Denise’s formula for success includes planning around a theme, taking a field trip to learn something, incorporating water activities, and making some kind of memento. Here are her notes on developing six great Grandma Camp themes:
• Kids made their own pinata and the taffy to put in it.
• We made: dipped pretzels, a candy castle cake, cake balls, taffy, and suckers.
• Toured a candy factory.
• The kids took the parents around the life size game created in the yard and ending in the candy shop with the sweets we made.
• Invitations included a 2 day pass for the kids and a 1 day pass for the parents.
• Souvenir photos were taken behind a character cut out.
• Splash alley was a ride in the wagon while getting sprayed with the hose.
• Each child learned about running a theme park and helped create and host their own booth for each other and their parents.
• Prizes were paid for with the poker chips that were earned at each booth.
• The Paparazzi was everywhere!
• The children copied a Disney movie and wrote, starred and produced a skit for the parents.
• The ‘actors’ arrived via limo (black car) and walked the red carpet(a red blanket) with fans (parents) snapping photos.
• During the production there were commercial breaks, a cooking segment, and breaking news.
• Oscar-type award statues were made from Mrs Butterworth’s syrup bottles filled with plaster and painted gold.
• There was a printed program and an emcee.
• Animals were made out of tissue and 16 ounce water bottles with craft foam embellishments.
• Monkeys were hunted and captured with a long handled fishing net and kept in a laundry basket carried with broom handles.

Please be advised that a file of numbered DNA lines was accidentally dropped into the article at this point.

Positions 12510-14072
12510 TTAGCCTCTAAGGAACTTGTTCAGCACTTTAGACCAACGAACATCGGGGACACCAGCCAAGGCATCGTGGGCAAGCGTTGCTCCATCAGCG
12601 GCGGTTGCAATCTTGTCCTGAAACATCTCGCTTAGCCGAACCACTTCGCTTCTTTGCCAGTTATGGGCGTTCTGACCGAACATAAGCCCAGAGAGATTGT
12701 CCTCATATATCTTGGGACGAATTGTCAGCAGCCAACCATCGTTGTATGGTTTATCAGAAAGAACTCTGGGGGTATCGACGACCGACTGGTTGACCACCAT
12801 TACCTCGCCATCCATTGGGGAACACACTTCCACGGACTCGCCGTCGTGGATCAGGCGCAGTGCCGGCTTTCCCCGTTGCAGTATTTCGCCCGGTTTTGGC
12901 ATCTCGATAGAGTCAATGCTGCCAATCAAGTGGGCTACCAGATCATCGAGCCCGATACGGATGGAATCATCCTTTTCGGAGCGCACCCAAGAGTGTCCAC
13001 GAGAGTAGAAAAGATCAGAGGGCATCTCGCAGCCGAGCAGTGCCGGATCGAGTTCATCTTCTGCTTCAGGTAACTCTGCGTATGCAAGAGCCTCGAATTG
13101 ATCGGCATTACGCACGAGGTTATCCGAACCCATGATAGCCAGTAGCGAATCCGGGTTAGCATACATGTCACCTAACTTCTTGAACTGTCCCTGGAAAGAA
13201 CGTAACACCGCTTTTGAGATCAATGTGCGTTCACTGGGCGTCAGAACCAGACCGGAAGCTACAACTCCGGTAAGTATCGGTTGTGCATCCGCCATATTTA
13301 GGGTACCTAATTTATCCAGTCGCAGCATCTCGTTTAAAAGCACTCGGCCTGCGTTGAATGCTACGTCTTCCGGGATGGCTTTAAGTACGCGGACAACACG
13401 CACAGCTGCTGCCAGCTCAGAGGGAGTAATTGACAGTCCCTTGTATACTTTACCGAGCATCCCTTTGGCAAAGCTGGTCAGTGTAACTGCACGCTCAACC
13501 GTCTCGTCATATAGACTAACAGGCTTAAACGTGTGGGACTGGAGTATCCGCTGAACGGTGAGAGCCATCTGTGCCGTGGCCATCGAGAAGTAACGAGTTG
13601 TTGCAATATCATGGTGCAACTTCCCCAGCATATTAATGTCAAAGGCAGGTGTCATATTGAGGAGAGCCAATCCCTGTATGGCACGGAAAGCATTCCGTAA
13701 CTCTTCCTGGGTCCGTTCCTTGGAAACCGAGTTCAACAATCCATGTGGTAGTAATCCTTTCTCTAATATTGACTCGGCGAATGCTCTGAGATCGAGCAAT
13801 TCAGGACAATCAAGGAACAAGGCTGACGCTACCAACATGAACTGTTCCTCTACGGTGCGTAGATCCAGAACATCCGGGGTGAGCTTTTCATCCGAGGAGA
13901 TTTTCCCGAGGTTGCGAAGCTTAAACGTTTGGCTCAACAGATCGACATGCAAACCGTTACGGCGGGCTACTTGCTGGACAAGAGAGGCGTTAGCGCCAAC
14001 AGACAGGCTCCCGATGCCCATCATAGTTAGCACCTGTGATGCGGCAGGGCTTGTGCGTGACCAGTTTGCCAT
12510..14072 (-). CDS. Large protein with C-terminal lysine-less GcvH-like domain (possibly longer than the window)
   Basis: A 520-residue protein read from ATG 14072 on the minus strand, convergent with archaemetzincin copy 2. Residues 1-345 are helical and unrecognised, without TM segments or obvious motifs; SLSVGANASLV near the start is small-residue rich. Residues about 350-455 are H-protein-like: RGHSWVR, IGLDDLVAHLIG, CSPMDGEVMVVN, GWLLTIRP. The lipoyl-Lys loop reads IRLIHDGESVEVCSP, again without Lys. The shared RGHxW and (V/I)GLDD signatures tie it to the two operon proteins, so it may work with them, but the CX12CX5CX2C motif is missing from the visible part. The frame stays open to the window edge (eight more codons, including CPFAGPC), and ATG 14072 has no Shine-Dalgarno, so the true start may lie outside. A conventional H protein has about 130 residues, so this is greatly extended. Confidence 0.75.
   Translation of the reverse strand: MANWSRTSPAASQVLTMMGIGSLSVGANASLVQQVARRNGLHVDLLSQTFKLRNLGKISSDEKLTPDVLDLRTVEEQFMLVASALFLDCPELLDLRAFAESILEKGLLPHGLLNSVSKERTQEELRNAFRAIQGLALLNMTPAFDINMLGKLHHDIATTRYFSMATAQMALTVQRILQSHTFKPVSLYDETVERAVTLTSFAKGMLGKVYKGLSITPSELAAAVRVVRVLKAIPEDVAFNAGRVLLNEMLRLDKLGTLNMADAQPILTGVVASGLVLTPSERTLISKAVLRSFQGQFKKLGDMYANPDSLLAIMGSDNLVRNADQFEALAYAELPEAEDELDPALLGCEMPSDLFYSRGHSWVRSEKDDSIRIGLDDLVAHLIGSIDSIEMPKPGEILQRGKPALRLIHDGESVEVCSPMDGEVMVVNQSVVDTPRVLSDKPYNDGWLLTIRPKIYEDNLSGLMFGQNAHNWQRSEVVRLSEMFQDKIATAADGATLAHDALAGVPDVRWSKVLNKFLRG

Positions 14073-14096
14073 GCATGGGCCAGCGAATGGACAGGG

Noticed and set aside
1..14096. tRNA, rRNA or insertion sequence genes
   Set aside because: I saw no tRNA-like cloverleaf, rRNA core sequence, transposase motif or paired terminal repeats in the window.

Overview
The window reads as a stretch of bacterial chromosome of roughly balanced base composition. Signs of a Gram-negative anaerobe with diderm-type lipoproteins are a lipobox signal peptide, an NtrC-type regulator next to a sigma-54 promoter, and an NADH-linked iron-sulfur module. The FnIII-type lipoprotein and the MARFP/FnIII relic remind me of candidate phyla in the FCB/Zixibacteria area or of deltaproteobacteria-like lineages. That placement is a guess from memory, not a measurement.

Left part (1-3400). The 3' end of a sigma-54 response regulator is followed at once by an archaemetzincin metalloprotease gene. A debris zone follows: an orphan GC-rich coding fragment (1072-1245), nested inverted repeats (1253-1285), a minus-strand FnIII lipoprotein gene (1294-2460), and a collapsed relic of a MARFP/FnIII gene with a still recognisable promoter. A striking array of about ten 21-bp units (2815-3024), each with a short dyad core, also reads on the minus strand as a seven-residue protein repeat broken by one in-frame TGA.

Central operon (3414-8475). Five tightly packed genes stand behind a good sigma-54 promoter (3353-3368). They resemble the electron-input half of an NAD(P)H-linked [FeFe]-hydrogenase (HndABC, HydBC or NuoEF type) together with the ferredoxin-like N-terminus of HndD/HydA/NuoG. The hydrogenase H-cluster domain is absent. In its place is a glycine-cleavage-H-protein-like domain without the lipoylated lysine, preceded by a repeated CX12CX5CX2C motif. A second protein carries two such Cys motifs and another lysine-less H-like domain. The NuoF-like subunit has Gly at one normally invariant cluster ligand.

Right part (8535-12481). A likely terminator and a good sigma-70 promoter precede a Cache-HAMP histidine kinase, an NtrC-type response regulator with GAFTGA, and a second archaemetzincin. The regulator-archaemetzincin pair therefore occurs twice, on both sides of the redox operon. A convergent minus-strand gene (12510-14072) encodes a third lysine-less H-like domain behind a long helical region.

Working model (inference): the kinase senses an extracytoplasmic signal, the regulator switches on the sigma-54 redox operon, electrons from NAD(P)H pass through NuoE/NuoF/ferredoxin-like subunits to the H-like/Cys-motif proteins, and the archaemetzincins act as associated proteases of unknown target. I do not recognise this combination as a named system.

• ‘Poison darts’ (straws and spit wads) were used on plastic animals.
• Took a field trip to a petting farm.
Secret Agent Camp
• Everything was in some kind of code: the invitation was printed backward, a puzzle to assemble to find dinner, a map to direct us to where the field trip was.
• There was a secret agent headquarters
• Each agent was given a ‘spy kit’ (pencil box) that included binoculars, passport, ID badge, notebook and pencil, disguise glasses
• We disarmed a ‘bomb’ made from red zingers laced together with red and black licorice laces.
• The picnic table was turned into a ‘ship’ with a cloth sail and a hula hoop and yardstick helm.
• The kids made foil covered cardboard swords and newspaper hats.
• A buried treasure chest was found by following a map that was marked on a wrinkled paper bag.
• Pirates dined on shark (fish sticks) and ate oranges to avoid scurvy.
Guidelines for a Successful Grandma Camp:
• Start with a theme. It sounds hard, but it will simplify things
• Decide the age range. You will not have time to change diapers. Babies in diapers are welcome when accompanied by their mother.
• Start small, determine YOUR limits of energy and time.
• Stick to a budget, it is easy to go overboard.
• Be organized, yet have a flexible schedule.
• Have the children help prepare meals. (They will eat better!)
• Make a craft or a memento the children can take home.
• Take lots of pictures. Keep a group picture on display all year.
• Take a field trip. Learn something. This is the best way to create a memory
• Water appeals to all ages.
• Older children can become assistants at age 12 to keep them involved.
• Have FUN!!